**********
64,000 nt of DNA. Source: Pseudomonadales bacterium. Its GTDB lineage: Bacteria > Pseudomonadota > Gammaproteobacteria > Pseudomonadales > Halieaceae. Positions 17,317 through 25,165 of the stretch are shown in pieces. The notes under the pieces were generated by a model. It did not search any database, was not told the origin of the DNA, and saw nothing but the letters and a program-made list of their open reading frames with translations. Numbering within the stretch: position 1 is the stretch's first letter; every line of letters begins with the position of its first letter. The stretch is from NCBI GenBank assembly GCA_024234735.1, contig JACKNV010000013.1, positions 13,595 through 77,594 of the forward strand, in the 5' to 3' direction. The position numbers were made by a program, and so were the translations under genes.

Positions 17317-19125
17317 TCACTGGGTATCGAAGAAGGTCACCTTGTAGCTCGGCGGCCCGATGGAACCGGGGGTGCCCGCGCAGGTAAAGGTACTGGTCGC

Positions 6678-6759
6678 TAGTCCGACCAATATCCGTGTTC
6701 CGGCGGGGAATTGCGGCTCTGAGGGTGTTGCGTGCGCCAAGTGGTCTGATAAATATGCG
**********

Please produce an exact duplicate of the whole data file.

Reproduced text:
64,000 nt of DNA. Source: Pseudomonadales bacterium. Its GTDB lineage: Bacteria > Pseudomonadota > Gammaproteobacteria > Pseudomonadales > Halieaceae. Positions 17,317 through 25,165 of the stretch are shown in pieces. The notes under the pieces were generated by a model. It did not search any database, was not told the origin of the DNA, and saw nothing but the letters and a program-made list of their open reading frames with translations. Numbering within the stretch: position 1 is the stretch's first letter; every line of letters begins with the position of its first letter. The stretch is from NCBI GenBank assembly GCA_024234735.1, contig JACKNV010000013.1, positions 13,595 through 77,594 of the forward strand, in the 5' to 3' direction. The position numbers were made by a program, and so were the translations under genes.

Positions 17317-19125
17317 TCACTGGGTATCGAAGAAGGTCACCTTGTAGCTCGGCGGCCCGATGGAACCGGGGGTGCCCGCGCAGGTAAAGGTACTGGTCGC

Positions 6678-6759
6678 TAGTCCGACCAATATCCGTGTTC
6701 CGGCGGGGAATTGCGGCTCTGAGGGTGTTGCGTGCGCCAAGTGGTCTGATAAATATGCG